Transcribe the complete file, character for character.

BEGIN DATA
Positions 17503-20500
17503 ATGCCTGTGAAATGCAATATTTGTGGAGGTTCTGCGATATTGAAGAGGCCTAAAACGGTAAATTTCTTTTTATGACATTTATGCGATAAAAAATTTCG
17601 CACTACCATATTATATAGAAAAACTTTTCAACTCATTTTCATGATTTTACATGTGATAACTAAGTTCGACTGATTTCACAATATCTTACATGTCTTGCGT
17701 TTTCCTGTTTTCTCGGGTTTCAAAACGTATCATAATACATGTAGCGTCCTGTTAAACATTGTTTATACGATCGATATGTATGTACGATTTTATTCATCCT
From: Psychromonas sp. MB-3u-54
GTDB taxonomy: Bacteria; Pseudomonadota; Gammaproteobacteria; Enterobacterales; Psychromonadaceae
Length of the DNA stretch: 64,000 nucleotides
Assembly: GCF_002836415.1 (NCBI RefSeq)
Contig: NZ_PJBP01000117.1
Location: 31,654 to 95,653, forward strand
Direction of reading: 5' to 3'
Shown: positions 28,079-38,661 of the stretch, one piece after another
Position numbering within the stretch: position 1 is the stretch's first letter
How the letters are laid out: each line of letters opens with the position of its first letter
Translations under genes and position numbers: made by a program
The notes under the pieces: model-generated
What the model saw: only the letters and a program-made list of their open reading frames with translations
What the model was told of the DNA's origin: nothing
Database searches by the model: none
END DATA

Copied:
Positions 17503-20500
17503 ATGCCTGTGAAATGCAATATTTGTGGAGGTTCTGCGATATTGAAGAGGCCTAAAACGGTAAATTTCTTTTTATGACATTTATGCGATAAAAAATTTCG
17601 CACTACCATATTATATAGAAAAACTTTTCAACTCATTTTCATGATTTTACATGTGATAACTAAGTTCGACTGATTTCACAATATCTTACATGTCTTGCGT
17701 TTTCCTGTTTTCTCGGGTTTCAAAACGTATCATAATACATGTAGCGTCCTGTTAAACATTGTTTATACGATCGATATGTATGTACGATTTTATTCATCCT
From: Psychromonas sp. MB-3u-54
GTDB taxonomy: Bacteria; Pseudomonadota; Gammaproteobacteria; Enterobacterales; Psychromonadaceae
Length of the DNA stretch: 64,000 nucleotides
Assembly: GCF_002836415.1 (NCBI RefSeq)
Contig: NZ_PJBP01000117.1
Location: 31,654 to 95,653, forward strand
Direction of reading: 5' to 3'
Shown: positions 28,079-38,661 of the stretch, one piece after another
Position numbering within the stretch: position 1 is the stretch's first letter
How the letters are laid out: each line of letters opens with the position of its first letter
Translations under genes and position numbers: made by a program
The notes under the pieces: model-generated
What the model saw: only the letters and a program-made list of their open reading frames with translations
What the model was told of the DNA's origin: nothing
Database searches by the model: none